I have listened to this story many times. My mother relating it with a certain zest and pride in her voice. It seems like it came out of an old manuscript and brings me back to a time when everything seemed to be seething with mist, mystery and maidens. And elephants, sultans and escapes. It all sounds too fairy tale like. A little cliched and a little too thespian.
But I suppose when stories of old are told, by word of mouth, they have no other way to go but to become romanticized. They become exotic, alluring and idyllic. And then someone comes along with screen and keyboard in hand and types them down.
This is one more old story that has become no less. This is a perfect story, I think, of a damsel in distress.
Malaya ~ late 19th century
What could have raced through Yang Kundor's thoughts as she rode through the wild, virgin and untamed depths of the Malayan jungle? Faith? Fear? Or Fearlessness? Perhaps all three in turns. Or in confusion.
Could there have been moments when she longed to call out, to turn back and to return to the comfort of home whenever virulent hisses and savage howls were discharged from the dark unknown? Or were her lucid thoughts of royal life as one of the Sultans wives just too demeaning that it made her resolute to move on?
She must have been given a talisman that she lay close to her breast to ward off evil , harm and the distant chants of black magic. Something that she could clutch at with both fear in one hand and faith in the other. She must too have felt disquieted of what might await her once, or if ever, she emerged from the depths of that journey. Yang Kundor's mind...whirling as hard as her heart was pounding. Surely.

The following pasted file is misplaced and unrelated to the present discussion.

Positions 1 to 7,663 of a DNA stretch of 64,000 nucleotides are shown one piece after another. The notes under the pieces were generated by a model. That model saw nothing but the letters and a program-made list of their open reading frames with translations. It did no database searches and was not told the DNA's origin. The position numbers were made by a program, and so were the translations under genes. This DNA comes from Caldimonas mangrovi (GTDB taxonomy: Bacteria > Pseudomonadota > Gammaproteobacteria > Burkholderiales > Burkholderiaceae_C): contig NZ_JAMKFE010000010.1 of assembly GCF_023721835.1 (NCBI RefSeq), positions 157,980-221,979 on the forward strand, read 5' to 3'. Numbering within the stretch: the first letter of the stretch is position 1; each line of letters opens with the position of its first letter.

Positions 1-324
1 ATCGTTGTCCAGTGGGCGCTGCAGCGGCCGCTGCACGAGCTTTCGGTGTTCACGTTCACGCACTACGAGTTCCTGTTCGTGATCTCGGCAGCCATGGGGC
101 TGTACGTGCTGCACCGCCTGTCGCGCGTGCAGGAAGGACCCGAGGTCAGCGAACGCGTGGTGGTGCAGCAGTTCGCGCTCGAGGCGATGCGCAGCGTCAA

But I suppose the certainty of life in royal restraint must have seemed far more distasteful than that of the uncertain unknown. I would have clung on with unyielding grip to the carriage atop the elephant as it trampled through the dense undergrowth. It must have been the longest journey of Yang Kundor's life.
When reverberations from the thumping of the canang were heard to proclaim Yang Kundor as the Sultan's future wife, on the evening before, I can only imagine the heart of Datuk Panglima of Mengkarak and Cemur being weighted down with dilemma and consternation. But resolute in his plans of escape for his daughter. He must have braced himself for the Sultan's wrath. To whom he had promised to defend and obey. The man whom he had thought worthy of his services and his life. Until ........ his daughter became the object of his master's desire.
What excuse could the Datuk Panglima have brought forth to the Sultan the next morning to explain the disappearance of his daughter? Was he spared and then forgiven or did he have to bear the Sultan's outrage and be banished from the realm forever? Or did it cost him his life? Or did Yang Kundor plan her own escape? No one knows. And no one could tell me.
But what we do know is that Yang Kundor and those who went with her successfully escaped and survived the journey. After three perilous days and nights through the jungle they arrived in Kajang and Yang Kundor spent the rest of her short life there. She was my mother's paternal grandmother. 'Twas a pity she did not live to see the grandchild who is said to resemble her. My mother.
No. Not this time your majesty ~
*Beraja dihati, bersultan dimata ~ a Malay idiom literally translated ~ ' The heart of a king, the eyes of a sultan' which means ~ to attain whatever one desires.